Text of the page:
What’s our message, really?

Thinking hard or hardly thinking? Image by djcodrin / FreeDigitalPhotos.net
Today I needed to deliver bad news to an internship candidate.

After filtering his application, we recommended him to join a frontline department. Soon after, the department head wrote to my team. He recommended we reject this particular application because the young fellow had been working in a frontline department two years ago, and had a case of four-day no-show. All facts were in order, so no disputes on that. One-day of AWOL is already a no-no; what more four consecutive days, no?

Part of my job is to manage the internship program. As much as I dislike bringing bad news to people, it is my responsibility to communicate all decisions – happy AND sad.

Before my phone call with the young chap, I listed my three points of focus:

  • Get his confirmation that he’s worked in the particular department before
  • Discuss details of the no-show & how it influenced the dept head to say no
  • Find out the circumstances of that no-show

As a manager, I must go beyond ‘delivering the news’. How will being only a messenger help the candidate move on as he faces a detour in the path for him to achieve his dream? That thought reminded me of how every event is a chance for me to make a point. So I asked myself: WHAT’S MY KEY MESSAGE IN THIS CONVERSATION?

I then wrote down my key message that must come across clearly in this situation: in life we may see brick walls plonked right in front of us. It’s a test – to help us discover what we really want. If we’re really determined to stay on the particular path, we’d find a way to go around (or over, under, or through) it!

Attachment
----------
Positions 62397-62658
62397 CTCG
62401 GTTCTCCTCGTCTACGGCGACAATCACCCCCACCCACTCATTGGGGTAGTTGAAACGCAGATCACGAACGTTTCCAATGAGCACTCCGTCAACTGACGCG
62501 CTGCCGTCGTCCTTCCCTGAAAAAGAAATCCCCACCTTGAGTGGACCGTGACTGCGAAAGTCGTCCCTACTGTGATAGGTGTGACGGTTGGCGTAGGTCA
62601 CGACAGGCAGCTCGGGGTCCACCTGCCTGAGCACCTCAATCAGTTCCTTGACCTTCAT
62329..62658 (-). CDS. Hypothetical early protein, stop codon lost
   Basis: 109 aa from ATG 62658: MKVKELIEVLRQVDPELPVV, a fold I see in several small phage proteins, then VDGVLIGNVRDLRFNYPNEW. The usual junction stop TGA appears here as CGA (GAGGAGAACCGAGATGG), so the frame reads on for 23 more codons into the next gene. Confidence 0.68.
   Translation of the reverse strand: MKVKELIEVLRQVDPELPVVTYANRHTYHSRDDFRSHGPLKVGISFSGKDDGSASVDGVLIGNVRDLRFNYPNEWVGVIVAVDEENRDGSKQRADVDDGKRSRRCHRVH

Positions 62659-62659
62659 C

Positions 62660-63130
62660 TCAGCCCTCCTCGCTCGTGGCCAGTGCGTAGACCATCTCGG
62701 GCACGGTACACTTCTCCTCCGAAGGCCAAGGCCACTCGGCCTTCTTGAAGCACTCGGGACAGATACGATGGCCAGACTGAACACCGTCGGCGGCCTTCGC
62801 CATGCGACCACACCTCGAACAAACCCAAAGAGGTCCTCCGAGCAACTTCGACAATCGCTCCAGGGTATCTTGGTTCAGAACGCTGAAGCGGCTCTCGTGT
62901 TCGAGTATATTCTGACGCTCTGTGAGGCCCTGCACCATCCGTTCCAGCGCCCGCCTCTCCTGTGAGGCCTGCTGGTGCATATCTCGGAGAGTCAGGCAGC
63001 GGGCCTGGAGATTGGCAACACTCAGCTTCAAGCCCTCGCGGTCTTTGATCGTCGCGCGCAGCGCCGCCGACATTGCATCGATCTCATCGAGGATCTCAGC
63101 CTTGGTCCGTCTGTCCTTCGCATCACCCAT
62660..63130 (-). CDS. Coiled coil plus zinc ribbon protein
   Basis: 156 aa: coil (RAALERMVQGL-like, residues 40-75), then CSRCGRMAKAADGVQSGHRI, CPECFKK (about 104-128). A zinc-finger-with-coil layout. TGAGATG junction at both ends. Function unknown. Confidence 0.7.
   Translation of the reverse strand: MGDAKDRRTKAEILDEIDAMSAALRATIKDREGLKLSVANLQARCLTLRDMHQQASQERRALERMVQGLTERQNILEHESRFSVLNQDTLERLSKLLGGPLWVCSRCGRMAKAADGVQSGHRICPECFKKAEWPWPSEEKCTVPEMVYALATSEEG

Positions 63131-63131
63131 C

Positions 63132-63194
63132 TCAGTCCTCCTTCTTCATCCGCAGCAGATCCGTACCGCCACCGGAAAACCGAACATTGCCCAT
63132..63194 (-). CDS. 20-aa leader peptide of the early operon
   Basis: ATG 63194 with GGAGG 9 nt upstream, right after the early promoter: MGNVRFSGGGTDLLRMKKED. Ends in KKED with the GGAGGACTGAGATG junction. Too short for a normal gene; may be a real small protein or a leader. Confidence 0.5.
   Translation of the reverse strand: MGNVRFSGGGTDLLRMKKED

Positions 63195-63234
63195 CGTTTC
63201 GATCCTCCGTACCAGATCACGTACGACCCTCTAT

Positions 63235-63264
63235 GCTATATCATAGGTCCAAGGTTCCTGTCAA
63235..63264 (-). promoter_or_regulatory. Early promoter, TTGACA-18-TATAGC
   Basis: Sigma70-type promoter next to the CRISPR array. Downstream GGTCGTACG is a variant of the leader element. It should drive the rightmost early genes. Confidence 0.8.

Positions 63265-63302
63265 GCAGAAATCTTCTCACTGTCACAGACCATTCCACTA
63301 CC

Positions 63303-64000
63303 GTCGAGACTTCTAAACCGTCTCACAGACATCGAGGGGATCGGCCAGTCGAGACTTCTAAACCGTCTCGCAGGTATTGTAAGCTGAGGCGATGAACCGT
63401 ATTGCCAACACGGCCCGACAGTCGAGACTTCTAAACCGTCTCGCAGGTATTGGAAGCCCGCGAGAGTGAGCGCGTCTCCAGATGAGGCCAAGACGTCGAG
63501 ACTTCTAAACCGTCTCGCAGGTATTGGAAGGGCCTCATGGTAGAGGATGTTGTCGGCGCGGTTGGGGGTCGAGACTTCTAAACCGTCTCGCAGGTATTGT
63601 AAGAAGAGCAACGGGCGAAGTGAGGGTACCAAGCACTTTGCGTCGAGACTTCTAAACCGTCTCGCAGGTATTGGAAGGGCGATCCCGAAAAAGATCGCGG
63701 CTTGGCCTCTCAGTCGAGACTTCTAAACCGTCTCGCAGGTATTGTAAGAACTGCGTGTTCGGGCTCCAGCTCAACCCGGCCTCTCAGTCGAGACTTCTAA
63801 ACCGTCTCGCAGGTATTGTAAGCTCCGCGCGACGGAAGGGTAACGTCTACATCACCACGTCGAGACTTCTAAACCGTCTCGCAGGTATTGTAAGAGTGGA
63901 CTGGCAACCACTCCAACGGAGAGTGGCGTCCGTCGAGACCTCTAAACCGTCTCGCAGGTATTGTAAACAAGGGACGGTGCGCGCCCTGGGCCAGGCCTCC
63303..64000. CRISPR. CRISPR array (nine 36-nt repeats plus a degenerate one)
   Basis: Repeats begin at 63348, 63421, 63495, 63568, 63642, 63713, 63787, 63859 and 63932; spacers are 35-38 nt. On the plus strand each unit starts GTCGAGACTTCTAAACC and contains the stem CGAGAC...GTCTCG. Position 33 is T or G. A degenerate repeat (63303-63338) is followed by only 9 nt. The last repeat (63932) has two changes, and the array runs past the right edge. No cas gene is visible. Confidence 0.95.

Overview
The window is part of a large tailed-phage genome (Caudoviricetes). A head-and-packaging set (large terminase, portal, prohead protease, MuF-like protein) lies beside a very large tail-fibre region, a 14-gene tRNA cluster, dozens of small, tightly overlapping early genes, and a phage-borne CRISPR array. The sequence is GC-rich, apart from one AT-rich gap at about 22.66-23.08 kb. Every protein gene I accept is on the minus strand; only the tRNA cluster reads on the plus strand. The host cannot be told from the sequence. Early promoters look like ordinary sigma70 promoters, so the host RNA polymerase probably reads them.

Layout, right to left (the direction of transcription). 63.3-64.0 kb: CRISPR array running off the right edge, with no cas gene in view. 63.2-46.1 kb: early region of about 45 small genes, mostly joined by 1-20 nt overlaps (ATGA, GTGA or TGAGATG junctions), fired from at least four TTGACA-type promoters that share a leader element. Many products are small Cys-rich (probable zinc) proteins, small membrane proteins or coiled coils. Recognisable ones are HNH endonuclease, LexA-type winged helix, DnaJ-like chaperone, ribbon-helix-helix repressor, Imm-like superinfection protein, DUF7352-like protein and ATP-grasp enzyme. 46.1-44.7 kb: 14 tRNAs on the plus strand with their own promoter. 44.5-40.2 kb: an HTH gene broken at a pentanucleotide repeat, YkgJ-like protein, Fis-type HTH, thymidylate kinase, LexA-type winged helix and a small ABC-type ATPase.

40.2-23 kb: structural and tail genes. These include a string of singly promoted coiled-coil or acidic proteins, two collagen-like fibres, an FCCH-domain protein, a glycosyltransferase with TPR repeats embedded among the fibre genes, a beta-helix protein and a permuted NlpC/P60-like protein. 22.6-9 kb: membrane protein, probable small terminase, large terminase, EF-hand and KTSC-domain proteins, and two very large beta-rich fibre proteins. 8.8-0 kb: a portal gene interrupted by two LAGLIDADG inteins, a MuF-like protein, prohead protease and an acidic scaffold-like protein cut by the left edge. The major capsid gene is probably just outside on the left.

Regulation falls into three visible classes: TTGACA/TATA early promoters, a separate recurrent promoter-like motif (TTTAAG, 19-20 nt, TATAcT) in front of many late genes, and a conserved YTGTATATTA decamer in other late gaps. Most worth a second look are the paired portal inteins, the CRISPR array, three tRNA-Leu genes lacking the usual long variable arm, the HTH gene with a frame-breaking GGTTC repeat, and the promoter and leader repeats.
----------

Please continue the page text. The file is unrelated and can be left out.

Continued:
In our chat, after getting the answers to my questions, I told him that as much as I believed him remorseful about his mistake, I will need facts that can support his application. One of the best ways to do that immediately is to apply to another organization & put in at least six months internship there before putting in a request to join us. With a good track record, he won’t need to rely only on a verbal promise. Our team over here will then be able to support his application – with proof that he has gained the maturity not apparent in his behavior two years ago. To his credit, he took it like a mature adult. He was clear about my key message and was keen to move on & put his plan in place. I can tell you right now that it was a humbling experience for me too.

Every encounter is a chance to make a point. How have you made your point in your communication?


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